On Screen China: ‘Wonder Woman’ to the Rescue?

Warner Bros.’ DC Extended Universe secures its first release in China since last year’s bomb Batman v. Superman. Can strong word of mouth for Gal Gadot’s badass Wonder Woman overcome China’s unfamiliarity with the character and a growing apathy towards superhero films in general?

Director Patty Jenkins and stars Gal Gadot and Chris Pine at the Chinese premiere of ‘Wonder Woman’

Wonder Woman (神奇女侠)

China Distribution – China Film Group Corporation (中国电影集团公司)
US Distribution – Warner Bros. Pictures

Following a disastrously front-loaded box office performance for its flagship Batman v. Superman ($95.7 million total after a $58 million opening weekend) and a non-release for the ensemble film Suicide Squad, Warner Bros. will attempt to right its DC Extended Universe ship in the world’s second largest movie market with Friday’s day-and-date release of Wonder Woman.

For a chance at box office success, Warner — along with local production partners Tencent Pictures and Wanda Pictures, both given extra mianzi with logos front and center on Wonder Woman‘s worldwide promotional material — will need to shake off both China’s unfamiliarity with the badass female warrior as well as growing signs of superhero fatigue amongst local moviegoers.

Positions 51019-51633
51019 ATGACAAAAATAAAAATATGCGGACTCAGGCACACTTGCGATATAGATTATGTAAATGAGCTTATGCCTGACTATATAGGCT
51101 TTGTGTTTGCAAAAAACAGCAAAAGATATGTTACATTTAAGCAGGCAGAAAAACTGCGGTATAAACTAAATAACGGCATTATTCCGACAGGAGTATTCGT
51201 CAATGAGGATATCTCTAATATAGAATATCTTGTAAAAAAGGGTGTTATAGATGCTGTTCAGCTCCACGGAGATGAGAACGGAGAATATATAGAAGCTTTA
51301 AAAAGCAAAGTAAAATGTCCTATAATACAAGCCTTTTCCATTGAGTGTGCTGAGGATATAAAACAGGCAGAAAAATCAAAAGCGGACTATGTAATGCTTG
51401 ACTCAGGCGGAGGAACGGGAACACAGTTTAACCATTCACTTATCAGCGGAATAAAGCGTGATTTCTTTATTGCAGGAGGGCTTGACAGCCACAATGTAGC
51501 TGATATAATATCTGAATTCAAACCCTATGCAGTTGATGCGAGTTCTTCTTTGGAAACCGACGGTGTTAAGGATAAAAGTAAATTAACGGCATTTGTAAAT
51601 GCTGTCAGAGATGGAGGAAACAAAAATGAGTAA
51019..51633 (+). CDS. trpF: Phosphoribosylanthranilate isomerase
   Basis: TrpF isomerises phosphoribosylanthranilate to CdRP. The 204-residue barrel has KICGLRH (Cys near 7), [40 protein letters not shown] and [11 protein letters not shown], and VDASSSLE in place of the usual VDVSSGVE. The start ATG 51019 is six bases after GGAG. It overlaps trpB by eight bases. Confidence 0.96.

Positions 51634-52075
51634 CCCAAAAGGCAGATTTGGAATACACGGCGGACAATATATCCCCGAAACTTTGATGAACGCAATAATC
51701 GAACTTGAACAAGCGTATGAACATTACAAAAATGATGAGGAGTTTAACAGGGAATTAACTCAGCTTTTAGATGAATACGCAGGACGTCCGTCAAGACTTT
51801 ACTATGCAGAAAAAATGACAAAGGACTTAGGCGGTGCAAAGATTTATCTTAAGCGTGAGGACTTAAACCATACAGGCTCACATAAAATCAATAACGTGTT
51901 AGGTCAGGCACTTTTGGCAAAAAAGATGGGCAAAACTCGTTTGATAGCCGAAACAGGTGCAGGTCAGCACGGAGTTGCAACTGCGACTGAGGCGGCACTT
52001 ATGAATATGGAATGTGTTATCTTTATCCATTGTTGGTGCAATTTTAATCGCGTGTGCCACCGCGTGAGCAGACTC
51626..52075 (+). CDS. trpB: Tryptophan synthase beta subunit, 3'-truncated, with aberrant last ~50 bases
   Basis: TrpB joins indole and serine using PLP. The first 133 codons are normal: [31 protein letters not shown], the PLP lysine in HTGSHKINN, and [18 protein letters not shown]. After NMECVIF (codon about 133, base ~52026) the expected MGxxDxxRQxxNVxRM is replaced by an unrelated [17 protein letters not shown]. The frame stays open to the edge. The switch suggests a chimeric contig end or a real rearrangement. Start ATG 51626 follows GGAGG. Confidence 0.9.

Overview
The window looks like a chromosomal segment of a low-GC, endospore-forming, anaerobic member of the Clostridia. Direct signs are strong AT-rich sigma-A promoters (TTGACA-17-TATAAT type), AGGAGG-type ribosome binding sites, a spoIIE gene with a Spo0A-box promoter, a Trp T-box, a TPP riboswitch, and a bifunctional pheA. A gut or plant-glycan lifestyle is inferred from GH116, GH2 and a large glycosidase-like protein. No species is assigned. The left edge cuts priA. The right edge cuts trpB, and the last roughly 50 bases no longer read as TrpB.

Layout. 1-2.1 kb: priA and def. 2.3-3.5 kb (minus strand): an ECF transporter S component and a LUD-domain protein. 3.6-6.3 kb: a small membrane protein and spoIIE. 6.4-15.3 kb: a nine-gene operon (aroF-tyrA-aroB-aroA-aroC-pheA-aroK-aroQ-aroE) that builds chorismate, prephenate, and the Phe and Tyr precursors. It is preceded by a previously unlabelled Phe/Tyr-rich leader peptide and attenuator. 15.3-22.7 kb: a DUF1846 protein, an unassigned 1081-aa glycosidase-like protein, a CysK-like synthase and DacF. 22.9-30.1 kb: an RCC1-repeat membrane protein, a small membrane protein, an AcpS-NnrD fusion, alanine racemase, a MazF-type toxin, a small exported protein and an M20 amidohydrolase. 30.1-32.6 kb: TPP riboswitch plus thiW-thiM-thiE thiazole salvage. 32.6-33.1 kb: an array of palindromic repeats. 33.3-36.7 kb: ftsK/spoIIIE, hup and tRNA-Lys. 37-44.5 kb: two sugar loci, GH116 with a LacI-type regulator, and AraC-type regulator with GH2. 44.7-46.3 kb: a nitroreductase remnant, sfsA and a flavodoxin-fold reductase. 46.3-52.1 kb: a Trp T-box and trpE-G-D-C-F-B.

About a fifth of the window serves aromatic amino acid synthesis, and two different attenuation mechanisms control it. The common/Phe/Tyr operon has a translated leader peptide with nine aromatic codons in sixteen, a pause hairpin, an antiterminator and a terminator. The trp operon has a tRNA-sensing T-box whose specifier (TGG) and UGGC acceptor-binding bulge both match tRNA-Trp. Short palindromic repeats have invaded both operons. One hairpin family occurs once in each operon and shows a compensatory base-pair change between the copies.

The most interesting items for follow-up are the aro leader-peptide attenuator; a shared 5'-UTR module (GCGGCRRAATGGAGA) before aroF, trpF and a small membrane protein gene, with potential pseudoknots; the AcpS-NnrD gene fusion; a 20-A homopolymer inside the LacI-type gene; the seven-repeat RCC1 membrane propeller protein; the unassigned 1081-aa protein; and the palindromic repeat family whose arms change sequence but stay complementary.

Pre-sales for Wonder Woman had been lackluster up until the last minute, but Warner Bros. wisely chose to ramp up marketing late this week trumpeting the film’s stellar critical reviews and organizing two hundred advanced screenings Wednesday night to build word of mouth. The moves seem to have paid off: early Douban and Maoyan ratings are much higher than those for the average superhero flick and opening day pre-sales saw a major uptick.

Wonder Woman will have a tough run ahead with major Hollywood releases stealing screens every subsequent Friday in June, so its opening weekend will be key to its success. CFI predicts an opening weekend in the vicinity of RMB 250 million ($35 million) and a final total between RMB 500 – 550 million ($70 – $80 million), a definite success for a standalone superhero film lacking both the built-in fanbase and the brand awareness of Marvel.

Here at On Screen China, weekly box office analysis primarily concerns the weekend’s widest releases, films with the biggest breakout potential, and other newsworthy titles. But each weekend, smaller films, frequently referred to as “cannon fodder” (paohui or 炮灰) in the Chinese media, squeeze into theaters, rarely selling more than a few hundred thousand dollars’ worth of tickets before disappearing into obscurity. The following table details these lesser releases in order to provide a sense of the huge scope of the world’s second largest film industry.

Film TitleGenreProduction CompanyDistribution Company
The Lost City of Z



Plan B Entertainment

Huaxia Film Distribution


Polar Star




Beijing CFC Films


Life and Death




Red Army Primary School


Main Melody

Hainan Lige Entertainment


Hainan Lige Entertainment


My Unique Childhood




Jinyi Qiankun Distribution




Jiecheng Shiji Cultural Industry Group